• Tuesday: Parking ticket, Ate out for lunch, Bought present for Mom = $61

  • Wednesday: Gas, Ate out for lunch, Rented movies, Groceries = $79

  • Thursday: Coffee, Yoga class = $19

  • Friday: Takeout for dinner, Trip to Target for toiletries - Got clothing & candles also = $64

  • Saturday: Movie & snack = $15

  • Sunday: Laundry = $5

  • TOTAL: $247

By having a plan, the first roommate spent $114 less than her roommate, which adds up to over $5,000 saved each year, just by having a spending plan.

For free, automatic budgeting software, try mint.com, a budgeting program that is popular with UNL students.

Some Tips for Reducing Unnecessary Expenses include:

  • Eating Out = $430
    Use your meal plan. If you move off campus, learn how to cook!

  • Entertainment = $540
    Always take advantage of free UNL events. Learn how to handle peer pressure. If your friends want to spend money on entertainment, but you don't have the money, remember that it's okay to say no.

  • Clothing and Personal Items = $540
    It's important to understand your wants vs. needs. Take 5 minutes and make a list of what you really need and what you just want. Limit spending on your want.

  • Student organization and Greek fees = $300
    UNL alums suggest only joining 2 or 3 organizations and devoting your time & energy to make those activities worth your time.

Should I start planning for expenses I'll have in a year or two, like studying abroad expenses?

  • Yes!
    It's important to develop financial goals so you don't miss out on opportunities, such as studying abroad. Additionally, financial goals can help you achieve larger life goals, such as buying a house, buying a car, or going to graduate school.

  • Also, financial goals can help students prevent overspending. Without goals, daily spending on unimportant things can keep students from achieving the really important things in life.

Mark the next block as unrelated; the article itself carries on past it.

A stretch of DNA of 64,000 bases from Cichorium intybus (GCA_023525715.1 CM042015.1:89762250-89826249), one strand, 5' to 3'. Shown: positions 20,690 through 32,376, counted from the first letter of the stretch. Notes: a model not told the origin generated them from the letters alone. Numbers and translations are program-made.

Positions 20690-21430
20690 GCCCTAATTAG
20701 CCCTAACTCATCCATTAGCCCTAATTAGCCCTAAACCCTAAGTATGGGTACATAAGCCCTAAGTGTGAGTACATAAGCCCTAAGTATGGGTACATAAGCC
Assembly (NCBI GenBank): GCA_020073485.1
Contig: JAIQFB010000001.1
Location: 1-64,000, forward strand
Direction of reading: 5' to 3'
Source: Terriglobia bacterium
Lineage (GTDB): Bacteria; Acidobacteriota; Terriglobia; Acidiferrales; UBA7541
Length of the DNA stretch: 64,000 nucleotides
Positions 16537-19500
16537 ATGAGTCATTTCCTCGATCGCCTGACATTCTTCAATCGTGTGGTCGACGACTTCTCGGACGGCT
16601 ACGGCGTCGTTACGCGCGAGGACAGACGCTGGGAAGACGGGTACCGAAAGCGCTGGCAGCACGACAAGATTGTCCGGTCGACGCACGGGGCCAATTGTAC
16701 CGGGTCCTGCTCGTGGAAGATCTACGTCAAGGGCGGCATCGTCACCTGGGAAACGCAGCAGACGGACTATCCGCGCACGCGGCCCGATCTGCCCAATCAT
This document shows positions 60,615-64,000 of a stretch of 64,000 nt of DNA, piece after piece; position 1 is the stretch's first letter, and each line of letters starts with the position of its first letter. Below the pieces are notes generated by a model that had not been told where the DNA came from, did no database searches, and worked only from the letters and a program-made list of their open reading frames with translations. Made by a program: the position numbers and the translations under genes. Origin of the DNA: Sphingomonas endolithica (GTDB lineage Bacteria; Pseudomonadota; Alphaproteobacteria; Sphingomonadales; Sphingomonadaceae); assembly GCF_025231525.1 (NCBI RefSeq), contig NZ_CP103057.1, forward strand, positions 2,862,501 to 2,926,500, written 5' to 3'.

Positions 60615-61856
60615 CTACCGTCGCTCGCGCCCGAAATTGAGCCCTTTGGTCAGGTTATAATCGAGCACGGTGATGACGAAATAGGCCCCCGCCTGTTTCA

• A good way to go about setting financial goals is to determine how much total money you'll need, how many months you have to save, and how much you'll need to save each month. For example, a student that wishes to study abroad the summer after their Junior year and is saving for their plane ticket and miscellaneous expenses - $2,000 - will need to start saving around $55 each month.

  • Some Common UNL Student Financial Goals include:

    • Graduate Debt Free

    • Go to Grad School

    • Get a Car - Used – US Average
      $11,800

    • Live Off Campus - 3 years – Rent & Utilities
      $14,000

    • Go on Study Abroad Trip - Summer Programs
      $5,000

What are some other things UNL students can do to avoid wasting money?

  • Read Your Banking/Credit Union Account Contracts

    UNL students waste lots of money on financial account fees. The best thing to do to prevent this is to read your bank or credit union contract and know what you need to do to prevent fees.

  • Some items to pay attention to:

    • Overdraft fees. For example, some are $35 per day.

    • Transfer fees. For example, there are fees if you transfer from savings to checking too often.

    • ATM fees. For example, some fees for using another bank’s ATM are $4 per transaction.

  • Prevent Identity Theft!

    Best Tip: Copy the front & back of all your credit and debit cards and keep the copies in a safe location. You will have the customer care numbers handy in case you lose your card and have to call it in lost. If there are unauthorized transactions and you don't report it lost, the liability for a credit card is $50 and $500 for a debit card.